Last week some information came to me which, if true, is quite disturbing. It pertained to a vehicle expense reimbursement plan for a couple of county employees who live outside McHenry County and commute to work.
Investigation continues, but perhaps there are readers who can solve the inquiry more rapidly. The issue pertains to a $350 gas allowance for a couple of employees, at least one of whom lives in Lake County. These McHenry County employees drive to work in personally-owned vehicles and reportedly suck up $350/month to pay the operating expenses of the cars while commuting.
For most hard-working stiffs, especially the ones earning less than the $100,000/year that one of the employees might be earning, they pay commuting expenses out of after-tax income. The expenses of driving to and from work are a personal expense and non-deductible on an income tax return.
An employee might make a decision about a job offer, based on how far the workplace is from home, how long it will take to get there, how much it will cost to go back and forth, and what the working hours are. At other times, applicants are desperate to work (sure beats being unemployed) and will take a job almost regardless of the distance.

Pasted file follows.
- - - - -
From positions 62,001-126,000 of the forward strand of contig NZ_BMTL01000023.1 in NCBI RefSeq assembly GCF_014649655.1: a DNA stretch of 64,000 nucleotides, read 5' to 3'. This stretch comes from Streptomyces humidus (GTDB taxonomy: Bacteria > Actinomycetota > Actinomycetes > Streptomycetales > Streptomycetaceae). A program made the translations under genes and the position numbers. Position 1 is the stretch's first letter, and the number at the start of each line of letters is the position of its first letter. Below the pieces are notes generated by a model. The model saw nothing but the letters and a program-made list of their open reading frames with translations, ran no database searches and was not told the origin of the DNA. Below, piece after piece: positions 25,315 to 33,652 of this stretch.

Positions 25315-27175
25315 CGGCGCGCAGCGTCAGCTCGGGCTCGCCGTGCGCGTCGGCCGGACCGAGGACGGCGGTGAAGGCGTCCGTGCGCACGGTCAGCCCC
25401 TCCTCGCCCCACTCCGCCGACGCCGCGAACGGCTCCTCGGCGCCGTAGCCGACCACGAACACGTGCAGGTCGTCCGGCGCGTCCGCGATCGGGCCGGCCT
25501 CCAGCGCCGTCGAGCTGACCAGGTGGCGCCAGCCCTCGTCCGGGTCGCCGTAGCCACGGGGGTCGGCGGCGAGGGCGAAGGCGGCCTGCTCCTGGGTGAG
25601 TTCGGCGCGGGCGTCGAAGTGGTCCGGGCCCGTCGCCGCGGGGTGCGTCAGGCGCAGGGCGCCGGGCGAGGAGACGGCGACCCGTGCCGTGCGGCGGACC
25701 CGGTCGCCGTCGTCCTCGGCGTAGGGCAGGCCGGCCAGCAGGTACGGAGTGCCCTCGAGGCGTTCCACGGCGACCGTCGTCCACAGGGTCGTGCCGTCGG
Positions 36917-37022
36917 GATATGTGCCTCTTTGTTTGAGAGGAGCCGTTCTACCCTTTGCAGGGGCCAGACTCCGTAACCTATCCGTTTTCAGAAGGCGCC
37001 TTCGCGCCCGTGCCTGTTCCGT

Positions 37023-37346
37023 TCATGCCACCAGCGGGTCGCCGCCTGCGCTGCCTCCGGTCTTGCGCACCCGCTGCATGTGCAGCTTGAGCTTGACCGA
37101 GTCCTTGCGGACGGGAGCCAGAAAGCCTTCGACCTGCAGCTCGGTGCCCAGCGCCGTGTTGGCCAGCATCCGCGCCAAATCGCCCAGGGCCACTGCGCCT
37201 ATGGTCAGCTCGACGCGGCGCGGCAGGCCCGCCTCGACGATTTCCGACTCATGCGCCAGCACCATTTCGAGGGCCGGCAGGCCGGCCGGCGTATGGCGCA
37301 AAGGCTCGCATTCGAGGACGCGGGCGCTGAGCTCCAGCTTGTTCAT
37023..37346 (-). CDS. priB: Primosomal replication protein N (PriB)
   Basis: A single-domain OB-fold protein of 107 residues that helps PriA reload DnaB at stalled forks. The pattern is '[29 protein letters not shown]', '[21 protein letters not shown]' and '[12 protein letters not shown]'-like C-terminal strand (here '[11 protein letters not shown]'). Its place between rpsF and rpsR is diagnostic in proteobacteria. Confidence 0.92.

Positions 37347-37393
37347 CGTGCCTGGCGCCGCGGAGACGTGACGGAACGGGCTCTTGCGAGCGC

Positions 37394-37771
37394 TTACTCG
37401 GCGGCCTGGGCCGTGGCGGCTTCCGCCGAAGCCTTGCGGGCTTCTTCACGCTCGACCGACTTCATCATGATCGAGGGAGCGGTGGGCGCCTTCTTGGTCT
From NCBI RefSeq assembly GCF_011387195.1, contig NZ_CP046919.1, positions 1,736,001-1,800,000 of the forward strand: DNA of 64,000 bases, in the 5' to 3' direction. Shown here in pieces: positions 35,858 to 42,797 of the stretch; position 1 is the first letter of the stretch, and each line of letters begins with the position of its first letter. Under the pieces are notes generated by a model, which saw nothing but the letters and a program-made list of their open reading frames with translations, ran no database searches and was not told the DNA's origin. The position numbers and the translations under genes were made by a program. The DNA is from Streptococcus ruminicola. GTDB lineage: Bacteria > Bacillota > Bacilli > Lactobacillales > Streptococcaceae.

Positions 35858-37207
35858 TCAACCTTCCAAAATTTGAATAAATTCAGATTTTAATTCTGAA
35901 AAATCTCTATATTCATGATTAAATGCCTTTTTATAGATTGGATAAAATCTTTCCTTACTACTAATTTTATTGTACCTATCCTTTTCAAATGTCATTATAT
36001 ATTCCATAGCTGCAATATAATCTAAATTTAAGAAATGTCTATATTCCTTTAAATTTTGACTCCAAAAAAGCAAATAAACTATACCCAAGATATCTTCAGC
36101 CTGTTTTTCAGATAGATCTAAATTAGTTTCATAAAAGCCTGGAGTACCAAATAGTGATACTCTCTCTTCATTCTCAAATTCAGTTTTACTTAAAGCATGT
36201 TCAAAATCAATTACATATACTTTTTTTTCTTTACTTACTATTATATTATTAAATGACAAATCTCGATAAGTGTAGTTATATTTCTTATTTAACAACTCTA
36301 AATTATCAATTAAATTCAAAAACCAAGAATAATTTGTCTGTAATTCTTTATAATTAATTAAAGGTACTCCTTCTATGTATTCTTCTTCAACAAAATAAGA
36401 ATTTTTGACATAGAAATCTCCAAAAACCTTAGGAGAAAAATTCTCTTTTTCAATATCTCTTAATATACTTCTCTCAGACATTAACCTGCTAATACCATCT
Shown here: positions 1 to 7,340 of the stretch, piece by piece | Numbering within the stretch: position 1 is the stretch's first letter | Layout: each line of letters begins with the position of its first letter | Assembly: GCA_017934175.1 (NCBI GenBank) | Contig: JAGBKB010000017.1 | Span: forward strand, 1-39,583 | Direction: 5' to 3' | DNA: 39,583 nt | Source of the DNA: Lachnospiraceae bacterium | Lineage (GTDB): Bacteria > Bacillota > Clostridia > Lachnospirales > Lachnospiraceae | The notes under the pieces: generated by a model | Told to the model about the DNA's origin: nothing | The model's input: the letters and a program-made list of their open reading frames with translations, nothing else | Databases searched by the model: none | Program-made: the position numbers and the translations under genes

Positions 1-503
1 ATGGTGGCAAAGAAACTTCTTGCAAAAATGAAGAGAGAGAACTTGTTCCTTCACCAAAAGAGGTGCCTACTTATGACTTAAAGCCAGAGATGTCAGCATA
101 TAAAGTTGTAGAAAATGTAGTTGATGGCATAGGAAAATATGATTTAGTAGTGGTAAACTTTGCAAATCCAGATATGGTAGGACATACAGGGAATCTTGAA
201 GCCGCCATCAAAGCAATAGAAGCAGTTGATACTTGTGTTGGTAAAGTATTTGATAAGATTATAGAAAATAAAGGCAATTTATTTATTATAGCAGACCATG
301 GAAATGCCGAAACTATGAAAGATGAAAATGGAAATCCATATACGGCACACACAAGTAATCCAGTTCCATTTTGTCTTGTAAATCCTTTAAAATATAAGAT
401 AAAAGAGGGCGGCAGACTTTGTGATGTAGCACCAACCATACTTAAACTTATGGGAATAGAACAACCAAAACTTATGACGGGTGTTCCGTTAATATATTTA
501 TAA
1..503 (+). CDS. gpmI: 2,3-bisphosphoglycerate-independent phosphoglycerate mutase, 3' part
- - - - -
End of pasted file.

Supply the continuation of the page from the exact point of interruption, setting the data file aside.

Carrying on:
Commuting expenses are personal expenses. Period.
Now, miles driven on business for an employer ought to be reimbursable. In fact, the IRS allows $0.50/mile for business mileage. If an employee uses a personally-owned vehicle for his employer's purpose, such as driving to a meeting during a workday, the employer might even reimburse that employee at the $0.50/mile rate.
But commuting? No way! The particular employees are not on emergency call. There is no regular business use of personally-owned vehicles. They are employees at the employer's place of business.
Does your employer pay you to commute to work?
More information will follow, once all the facts are uncovered.